My new book

Below is one chapter from my new e-book that you can find on Amazon

Holidays, rituals, routine

We are what we repeatedly do


Ten-year-old “G” with his mother came to my office for the first time. The family was looking for a doctor who would help them solve an enduring problem: the episodes of vomiting over the last few years.
Situation was simplified by the fact that the child had seen various specialists; the experts had made the necessary examinations to rule out possible diseases, so I didn’t have to think about all that. On the other hand, no one had been able to explain the disease, and they came to me with the hope that I was more skilled professionally than the others.

I could not disappoint.

We began to sort through things, but soon came to a dead end, since there were no other symptoms. We discussed the circumstances of the incidents. I will not burden my readers with the details. Let me just say what we found. The boy would vomit when his regular daily routine was disrupted: when going to sleep late, when on vacation, and when there were guests over at the house.

At first, the mother was incredulous, but the more she thought about the episodes, the more convinced she became of the correctness of our conclusions. We agreed on a strict adherence to a schedule every day. It was easy to implement. The vomiting subsided.

I remembered this incident when I recently came across an article in the “Pediatric News,” dedicated to new treatments for PTSD (Posttraumatic stress disorder) in children. The article was not about new drugs or their combinations for the treatment of this problem.
It was about the healing power of an established routine, customs and rituals.

Take another look at the quote to this chapter. In this wisdom lies the advice to establish good habits.

Indeed, we feel that we know others when we can predict how they act in certain situations. When people change their usual behavior, we say that we “don’t recognize them.”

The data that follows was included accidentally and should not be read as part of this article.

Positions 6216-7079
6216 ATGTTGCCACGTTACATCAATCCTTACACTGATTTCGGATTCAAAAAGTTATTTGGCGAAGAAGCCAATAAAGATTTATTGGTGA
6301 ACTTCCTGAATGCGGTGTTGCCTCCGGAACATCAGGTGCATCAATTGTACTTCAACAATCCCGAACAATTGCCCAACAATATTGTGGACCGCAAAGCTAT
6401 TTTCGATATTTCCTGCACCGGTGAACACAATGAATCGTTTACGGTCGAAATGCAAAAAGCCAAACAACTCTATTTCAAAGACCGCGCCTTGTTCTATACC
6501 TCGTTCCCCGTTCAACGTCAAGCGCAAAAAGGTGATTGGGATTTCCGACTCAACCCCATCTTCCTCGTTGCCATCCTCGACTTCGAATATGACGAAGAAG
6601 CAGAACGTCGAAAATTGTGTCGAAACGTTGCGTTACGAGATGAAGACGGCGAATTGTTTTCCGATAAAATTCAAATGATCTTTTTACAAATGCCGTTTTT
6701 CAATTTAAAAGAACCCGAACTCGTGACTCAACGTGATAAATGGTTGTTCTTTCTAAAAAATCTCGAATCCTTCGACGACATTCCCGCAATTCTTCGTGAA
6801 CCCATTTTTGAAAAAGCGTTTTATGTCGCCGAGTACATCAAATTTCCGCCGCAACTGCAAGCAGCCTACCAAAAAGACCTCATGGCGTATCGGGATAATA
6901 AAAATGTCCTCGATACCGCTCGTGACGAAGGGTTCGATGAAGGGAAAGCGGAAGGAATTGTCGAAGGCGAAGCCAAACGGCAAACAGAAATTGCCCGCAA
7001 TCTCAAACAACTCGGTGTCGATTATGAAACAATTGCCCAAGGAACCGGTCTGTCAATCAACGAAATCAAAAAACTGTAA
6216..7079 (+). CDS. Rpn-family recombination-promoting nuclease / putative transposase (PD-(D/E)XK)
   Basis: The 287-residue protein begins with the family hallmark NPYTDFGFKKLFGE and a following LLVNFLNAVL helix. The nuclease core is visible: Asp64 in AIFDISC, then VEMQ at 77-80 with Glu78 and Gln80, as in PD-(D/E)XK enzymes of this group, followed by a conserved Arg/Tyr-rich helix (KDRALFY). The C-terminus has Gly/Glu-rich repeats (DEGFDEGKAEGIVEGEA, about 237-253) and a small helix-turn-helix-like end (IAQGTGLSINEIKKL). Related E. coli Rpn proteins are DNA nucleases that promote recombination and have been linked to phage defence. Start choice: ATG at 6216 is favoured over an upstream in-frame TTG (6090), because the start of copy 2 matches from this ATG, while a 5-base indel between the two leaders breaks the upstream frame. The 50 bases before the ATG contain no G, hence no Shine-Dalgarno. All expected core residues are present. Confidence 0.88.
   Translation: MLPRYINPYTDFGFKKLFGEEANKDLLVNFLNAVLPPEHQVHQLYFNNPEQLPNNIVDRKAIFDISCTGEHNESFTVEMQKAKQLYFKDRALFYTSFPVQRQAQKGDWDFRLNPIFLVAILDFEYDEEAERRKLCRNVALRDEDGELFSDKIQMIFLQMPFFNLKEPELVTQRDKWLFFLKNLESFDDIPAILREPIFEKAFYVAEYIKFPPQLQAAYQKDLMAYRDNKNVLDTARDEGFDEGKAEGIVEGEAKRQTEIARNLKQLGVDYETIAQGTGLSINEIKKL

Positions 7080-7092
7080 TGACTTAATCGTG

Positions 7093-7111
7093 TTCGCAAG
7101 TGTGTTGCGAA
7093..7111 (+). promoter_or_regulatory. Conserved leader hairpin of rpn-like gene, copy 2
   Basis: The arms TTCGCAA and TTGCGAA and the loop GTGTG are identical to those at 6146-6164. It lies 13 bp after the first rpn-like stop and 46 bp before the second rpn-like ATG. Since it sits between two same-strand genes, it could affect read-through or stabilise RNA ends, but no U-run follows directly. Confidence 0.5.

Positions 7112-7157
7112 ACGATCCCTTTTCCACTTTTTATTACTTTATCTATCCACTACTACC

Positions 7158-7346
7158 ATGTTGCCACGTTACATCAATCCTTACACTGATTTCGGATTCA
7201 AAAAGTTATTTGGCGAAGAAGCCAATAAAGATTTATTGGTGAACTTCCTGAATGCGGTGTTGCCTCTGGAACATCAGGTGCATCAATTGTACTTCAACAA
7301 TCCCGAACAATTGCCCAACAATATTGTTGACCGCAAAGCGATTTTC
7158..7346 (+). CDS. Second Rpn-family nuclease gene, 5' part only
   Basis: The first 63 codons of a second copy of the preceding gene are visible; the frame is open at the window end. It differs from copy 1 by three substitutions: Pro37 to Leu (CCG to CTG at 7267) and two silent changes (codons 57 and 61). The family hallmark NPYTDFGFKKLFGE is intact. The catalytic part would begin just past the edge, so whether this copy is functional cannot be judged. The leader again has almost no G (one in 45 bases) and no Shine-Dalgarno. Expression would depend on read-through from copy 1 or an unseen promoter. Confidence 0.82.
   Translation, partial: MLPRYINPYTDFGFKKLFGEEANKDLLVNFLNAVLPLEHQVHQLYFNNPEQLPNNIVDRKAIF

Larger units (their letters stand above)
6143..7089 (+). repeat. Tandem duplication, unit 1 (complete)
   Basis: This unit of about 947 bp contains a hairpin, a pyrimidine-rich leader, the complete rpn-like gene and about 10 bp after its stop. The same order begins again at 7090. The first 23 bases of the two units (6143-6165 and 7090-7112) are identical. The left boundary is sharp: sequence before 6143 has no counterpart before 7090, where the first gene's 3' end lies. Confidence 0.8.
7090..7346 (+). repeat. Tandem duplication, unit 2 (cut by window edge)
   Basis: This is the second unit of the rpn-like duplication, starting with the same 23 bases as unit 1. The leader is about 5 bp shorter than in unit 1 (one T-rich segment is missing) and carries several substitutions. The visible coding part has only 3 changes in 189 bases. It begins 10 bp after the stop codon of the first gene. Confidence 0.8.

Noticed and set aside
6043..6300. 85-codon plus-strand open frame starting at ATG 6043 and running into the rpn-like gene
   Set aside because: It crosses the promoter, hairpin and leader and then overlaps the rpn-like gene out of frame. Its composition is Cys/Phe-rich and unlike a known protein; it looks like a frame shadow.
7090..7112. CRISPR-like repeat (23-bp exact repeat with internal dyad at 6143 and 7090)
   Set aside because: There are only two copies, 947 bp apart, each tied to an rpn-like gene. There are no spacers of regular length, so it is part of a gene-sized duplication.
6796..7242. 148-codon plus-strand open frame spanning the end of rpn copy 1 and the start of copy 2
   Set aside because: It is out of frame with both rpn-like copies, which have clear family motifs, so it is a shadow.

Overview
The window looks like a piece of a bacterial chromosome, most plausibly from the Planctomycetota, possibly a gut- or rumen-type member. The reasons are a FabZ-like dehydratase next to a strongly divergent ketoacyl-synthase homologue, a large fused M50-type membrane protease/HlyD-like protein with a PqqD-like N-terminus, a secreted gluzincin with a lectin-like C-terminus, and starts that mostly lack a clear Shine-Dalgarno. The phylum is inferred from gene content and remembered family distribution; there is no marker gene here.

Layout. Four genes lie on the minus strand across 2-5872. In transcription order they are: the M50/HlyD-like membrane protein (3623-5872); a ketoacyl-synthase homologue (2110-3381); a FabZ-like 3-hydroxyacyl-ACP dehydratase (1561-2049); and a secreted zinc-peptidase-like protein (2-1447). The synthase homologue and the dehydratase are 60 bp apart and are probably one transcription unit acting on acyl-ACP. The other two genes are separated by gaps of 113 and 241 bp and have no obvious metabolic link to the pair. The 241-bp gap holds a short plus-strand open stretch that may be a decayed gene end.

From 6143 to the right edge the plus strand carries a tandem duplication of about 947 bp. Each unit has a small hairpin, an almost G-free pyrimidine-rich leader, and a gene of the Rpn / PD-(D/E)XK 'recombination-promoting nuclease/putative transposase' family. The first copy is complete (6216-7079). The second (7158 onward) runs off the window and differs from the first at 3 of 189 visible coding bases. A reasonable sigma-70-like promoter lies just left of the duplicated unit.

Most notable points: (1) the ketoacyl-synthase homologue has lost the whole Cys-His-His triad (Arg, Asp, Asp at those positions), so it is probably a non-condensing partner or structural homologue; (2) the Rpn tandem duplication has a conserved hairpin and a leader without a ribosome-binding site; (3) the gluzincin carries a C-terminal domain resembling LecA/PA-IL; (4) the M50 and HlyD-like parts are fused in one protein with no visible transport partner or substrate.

It’s surprising how changes in established routine translate into the behavior, self-esteem and well-being of our children.

Recently I consulted a mother of my patients, who came to share her concerns and to ask for advice. She has two children: a four-year-old boy, “M,” and a two-year-old girl, “C”. Both are wonderful, healthy children; go to pre-school, but in different classes. The boy is very sympathetic to the needs of other children, feels their pain, blowing on each skinned knee, feeling sorry for anyone in need of sympathy. Every day at lunch he comes to his sister’s class to feed her. She, in turn, idolizes her brother.

One day the mother was urgently asked to come to class, because the girl got sick. She was crying inconsolably, which was not typical, and the teachers decided that she must be ill. The mother found the girl in tears, but when she sat her down in the car, she calmed down and chirped merrily on her way home. But at night began the inexplicable: “C” woke up crying, so that nobody and nothing could calm her down. This continued for each subsequent night. During the day everything was fine. In the evening the family was waiting for the next nightmare. This went on for two weeks. Then completely exhausted mother came to me: “Help me bring back my child. She seems to have changed. I want my “C” back.”